As for Naismith, I don't know how he felt – but he looked like he was as happy playing up top on his own, as the City fans were watching it.
4 – Typical Championship challenge: FAIL
You could find mitigation in all four opening games of the Championship season for the Canaries.
Blackburn were woefully open, Wednesday were buoyant try-hards, Bristol City weren't sure what they were going to be and Ipswich was a derby ahead of selling Daryl Murphy. But this weekend was the real deal. A trip to a fallen giant, out of form with an average side and a useful manager, yet still hoping for a top-six miracle before May was done.
The task was openly discussed before the game: Birmingham would work hard, liked to counter and be well organised without anything approaching flashy. And while City were trying to play around corners and pass the ball into the net, the Blues picked a moment to break forward, one decent cross, another far-post header against a full-back – a constant City weakness – and Norwich never recovered from the blow.
The defensive lapses thereafter were woeful – that penalty challenge from Steven Whittaker was like a bad joke, and Alex Tettey's back pass wasn't funny. And in the Championship, those same tests will come round too regularly to keep failing.
5 – Goal-line technology anyone?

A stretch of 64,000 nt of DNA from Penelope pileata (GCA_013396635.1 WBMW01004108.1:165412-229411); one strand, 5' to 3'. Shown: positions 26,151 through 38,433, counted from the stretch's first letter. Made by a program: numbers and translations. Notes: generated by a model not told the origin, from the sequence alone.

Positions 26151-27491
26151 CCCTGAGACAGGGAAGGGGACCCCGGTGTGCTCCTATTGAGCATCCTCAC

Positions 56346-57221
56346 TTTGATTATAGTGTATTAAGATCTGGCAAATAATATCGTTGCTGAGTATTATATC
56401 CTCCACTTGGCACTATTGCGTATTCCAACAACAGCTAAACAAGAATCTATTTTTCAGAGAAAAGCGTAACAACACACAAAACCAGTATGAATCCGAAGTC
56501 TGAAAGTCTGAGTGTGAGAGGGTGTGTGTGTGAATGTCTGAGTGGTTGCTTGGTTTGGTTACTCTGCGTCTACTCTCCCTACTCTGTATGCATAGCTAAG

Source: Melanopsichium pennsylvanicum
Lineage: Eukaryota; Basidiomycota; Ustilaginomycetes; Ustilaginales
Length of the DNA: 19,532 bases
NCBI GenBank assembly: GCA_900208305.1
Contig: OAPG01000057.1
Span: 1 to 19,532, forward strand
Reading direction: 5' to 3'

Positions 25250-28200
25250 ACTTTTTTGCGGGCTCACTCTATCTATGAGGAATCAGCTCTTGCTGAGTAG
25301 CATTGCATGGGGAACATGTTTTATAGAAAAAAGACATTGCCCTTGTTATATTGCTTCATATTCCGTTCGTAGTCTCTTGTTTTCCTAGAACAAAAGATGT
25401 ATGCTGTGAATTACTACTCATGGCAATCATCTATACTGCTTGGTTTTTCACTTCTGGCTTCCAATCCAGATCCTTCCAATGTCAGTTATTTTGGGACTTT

While I have already stated City's weekend defeat is as bad as it's been in the second tier since the 2008-09 season, the thing to remember is it could've been much worse.
City racked up a few shots on target – but they were all very comfortable saves for Tomasz Kuszczak. Anything else met a defensive block anyone would take pride in.
Meanwhile at the other end, a very useful-looking Che Adams took the ball around Michael McGovern but could only find the side-netting.
And of course, Blues defender Robert Tesche somehow struck the underside of the crossbar from a yard or two in front of an open Norwich goal.
What everyone seemed to ignore was the fact he scored. The ball still went behind the line as it crashed down from the woodwork. It looked it in real time too.
But ignore it they did – in a depressingly accepting way that screamed, 'We'll never have all that good stuff those Premier League clubs get'.
Goal-line technology is not a luxury. With what's at stake in the second tier, to not have it is just plain embarrassing – even if it did City a favour this time.
6 – Don't count chickens until Thursday
Jonny Howson told me immediately after Saturday's game that two weeks is a long time in football – yet imagine what can be achieved in the final 60 hours of a summer transfer window?
The Premier League is three games in and with only two days left to do any business, there may well be a few nervous managers and owners unwilling to miss one last chance to make a signing.
Certainly the bottom half of the fledgeling top-flight table will find the temptation hard to ignore.
After all, £15m may have felt a lot back in July – but what's an extra £2m now, if it saves you £100m come next summer?
Essentially, there is no telling who will come or go at Carrow Road before 11pm on Wednesday – although you imagine one or two City careers may well come to an end before the week is done.
And of course, with the lack of any loan windows for Football League clubs to operate in after Wednesday, all 92 are suffering the same summer transfer plight.
So pick your top transfer targets, pick the players you desperately want to stay – and keep those fingers tightly crossed.